Researchers from the University of Southampton working in Salisbury have identified a key gene, which, if mutated, can cause serious blood disorders.
The findings shed light on how these disorders develop and could lead to the design of new drugs for patients in the future that specifically target the genetic abnormality.
Using new genome scanning technology, the scientists examined the DNA of individuals with two groups of blood disorders - myeloproliferative neoplasms (MPN) and myelodysplastic syndromes (MDS).
These disorders originate in the bone marrow and are usually characterised by the overproduction or underproduction, respectively, of red and white blood cells.
Both disorders can be subdivided into several subtypes, some of which can be fatal. Current treatments can be limited and some patients may also go on to develop leukaemia.
The scientists found that up to 12% of patients with the different blood disorders had tiny mutations in one important gene, called ‘EZH2’.
The particular region of DNA on which it was found, chromosome 7, was known to be prone to abnormalities in blood disorders, but this is the first time that a clear ‘target gene’ in this important region has been identified.
The presence of mutations in the EZH2 gene also appeared to be a sign of poor prognosis for patients with these disorders.
The study, which was funded by the blood cancer charity Leukaemia & Lymphoma Research, is published online in the journal Nature Genetics on 4 July.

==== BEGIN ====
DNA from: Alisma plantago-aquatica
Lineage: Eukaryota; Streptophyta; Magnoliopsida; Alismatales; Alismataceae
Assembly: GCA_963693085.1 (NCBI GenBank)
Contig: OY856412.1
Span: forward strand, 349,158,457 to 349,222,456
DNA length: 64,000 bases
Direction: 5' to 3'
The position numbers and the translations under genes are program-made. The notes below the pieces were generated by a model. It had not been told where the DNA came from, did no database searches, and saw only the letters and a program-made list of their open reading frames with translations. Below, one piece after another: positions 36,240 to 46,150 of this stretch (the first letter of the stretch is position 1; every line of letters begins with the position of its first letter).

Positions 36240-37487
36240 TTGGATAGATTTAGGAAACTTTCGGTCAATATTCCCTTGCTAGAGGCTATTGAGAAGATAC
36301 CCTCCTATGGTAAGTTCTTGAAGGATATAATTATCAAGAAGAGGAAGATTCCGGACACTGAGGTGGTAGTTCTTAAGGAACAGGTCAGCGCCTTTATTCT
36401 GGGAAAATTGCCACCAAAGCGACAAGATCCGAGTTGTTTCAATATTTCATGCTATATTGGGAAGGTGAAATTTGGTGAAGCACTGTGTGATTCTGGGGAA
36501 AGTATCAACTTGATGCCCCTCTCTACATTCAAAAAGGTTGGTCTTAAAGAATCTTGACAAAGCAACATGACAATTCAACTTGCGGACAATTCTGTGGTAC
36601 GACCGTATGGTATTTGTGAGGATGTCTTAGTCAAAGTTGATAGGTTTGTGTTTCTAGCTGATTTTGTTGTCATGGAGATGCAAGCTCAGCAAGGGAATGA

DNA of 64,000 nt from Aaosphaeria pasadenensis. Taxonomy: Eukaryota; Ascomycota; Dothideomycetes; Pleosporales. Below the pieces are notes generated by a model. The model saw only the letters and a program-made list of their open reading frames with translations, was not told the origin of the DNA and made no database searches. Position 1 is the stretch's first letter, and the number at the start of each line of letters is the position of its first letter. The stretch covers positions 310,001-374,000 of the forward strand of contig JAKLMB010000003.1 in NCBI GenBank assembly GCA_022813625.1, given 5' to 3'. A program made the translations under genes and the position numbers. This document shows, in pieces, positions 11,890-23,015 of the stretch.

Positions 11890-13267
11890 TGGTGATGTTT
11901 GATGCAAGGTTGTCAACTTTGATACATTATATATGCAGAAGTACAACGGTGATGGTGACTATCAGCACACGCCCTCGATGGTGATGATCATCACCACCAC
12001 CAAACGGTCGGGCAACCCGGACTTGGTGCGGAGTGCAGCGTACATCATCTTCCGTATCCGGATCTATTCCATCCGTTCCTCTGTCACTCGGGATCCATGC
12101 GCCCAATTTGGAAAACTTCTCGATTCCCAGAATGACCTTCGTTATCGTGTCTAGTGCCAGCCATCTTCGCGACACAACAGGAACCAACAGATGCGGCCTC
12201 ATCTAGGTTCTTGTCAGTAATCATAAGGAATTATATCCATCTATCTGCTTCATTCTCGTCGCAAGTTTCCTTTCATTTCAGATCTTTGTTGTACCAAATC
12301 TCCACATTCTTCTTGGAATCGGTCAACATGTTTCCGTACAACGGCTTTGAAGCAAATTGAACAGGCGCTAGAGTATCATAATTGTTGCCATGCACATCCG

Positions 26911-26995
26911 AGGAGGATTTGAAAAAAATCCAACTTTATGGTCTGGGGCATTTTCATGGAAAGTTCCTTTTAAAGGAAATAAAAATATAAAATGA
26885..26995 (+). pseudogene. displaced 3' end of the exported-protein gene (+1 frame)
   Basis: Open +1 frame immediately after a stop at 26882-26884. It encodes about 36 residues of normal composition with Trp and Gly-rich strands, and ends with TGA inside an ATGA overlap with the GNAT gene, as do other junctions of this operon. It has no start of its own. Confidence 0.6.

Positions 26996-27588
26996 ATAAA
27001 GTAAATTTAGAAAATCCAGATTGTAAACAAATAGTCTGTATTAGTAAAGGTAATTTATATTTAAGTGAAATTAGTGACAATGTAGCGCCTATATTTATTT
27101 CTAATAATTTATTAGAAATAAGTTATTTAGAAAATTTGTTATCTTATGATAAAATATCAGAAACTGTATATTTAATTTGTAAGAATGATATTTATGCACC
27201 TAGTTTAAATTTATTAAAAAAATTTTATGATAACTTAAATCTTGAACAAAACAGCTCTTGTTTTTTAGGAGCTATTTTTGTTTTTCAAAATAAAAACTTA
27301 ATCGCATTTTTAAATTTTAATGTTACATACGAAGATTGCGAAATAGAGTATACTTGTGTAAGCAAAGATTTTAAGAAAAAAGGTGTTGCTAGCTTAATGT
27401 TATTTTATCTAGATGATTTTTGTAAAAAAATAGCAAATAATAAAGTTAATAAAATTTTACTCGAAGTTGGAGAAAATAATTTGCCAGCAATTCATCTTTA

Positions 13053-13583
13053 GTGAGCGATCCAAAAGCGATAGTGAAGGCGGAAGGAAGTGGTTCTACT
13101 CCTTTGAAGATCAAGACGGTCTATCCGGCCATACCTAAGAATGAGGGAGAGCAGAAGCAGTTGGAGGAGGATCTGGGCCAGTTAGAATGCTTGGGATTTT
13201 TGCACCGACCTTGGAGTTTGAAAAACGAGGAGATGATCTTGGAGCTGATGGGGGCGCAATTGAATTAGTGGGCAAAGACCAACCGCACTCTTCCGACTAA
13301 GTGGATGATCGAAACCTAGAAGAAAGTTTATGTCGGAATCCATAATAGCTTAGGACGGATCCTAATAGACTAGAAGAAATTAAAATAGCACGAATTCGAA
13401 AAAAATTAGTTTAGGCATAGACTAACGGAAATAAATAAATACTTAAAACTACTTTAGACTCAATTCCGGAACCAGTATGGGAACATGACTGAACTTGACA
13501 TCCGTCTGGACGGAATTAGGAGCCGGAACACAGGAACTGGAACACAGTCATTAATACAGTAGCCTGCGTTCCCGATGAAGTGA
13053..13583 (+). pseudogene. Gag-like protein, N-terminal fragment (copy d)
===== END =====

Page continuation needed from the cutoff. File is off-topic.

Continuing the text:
EZH2 is an important ‘master regulator’ gene that influences how blood cells are produced. The researchers, from Wessex Regional Genetics Laboratory in Salisbury and the University of Southampton, believe that any damage to its function is likely to have a major effect of blood cell development and lead to uncontrolled cell division.
Professor Nick Cross from the University of Southampton’s School of Medicine, who led the research team, said: “The identification of this key genetic mutation and its connection with a significant percentage of cases provides a new and unexpected insight into the development of blood disorders.
"More work needs to be done but it is certainly possible that in the future this information could be used to guide treatments and design new drugs to correct genetic mutations.“
Dr David Grant, Scientific Director at Leukaemia & Lymphoma Research, said: “This is an exciting piece of research. Unfortunately there are still limited treatment options available for blood disorders so identifying the key genes that play a role in their development is an important step forward in our understanding.”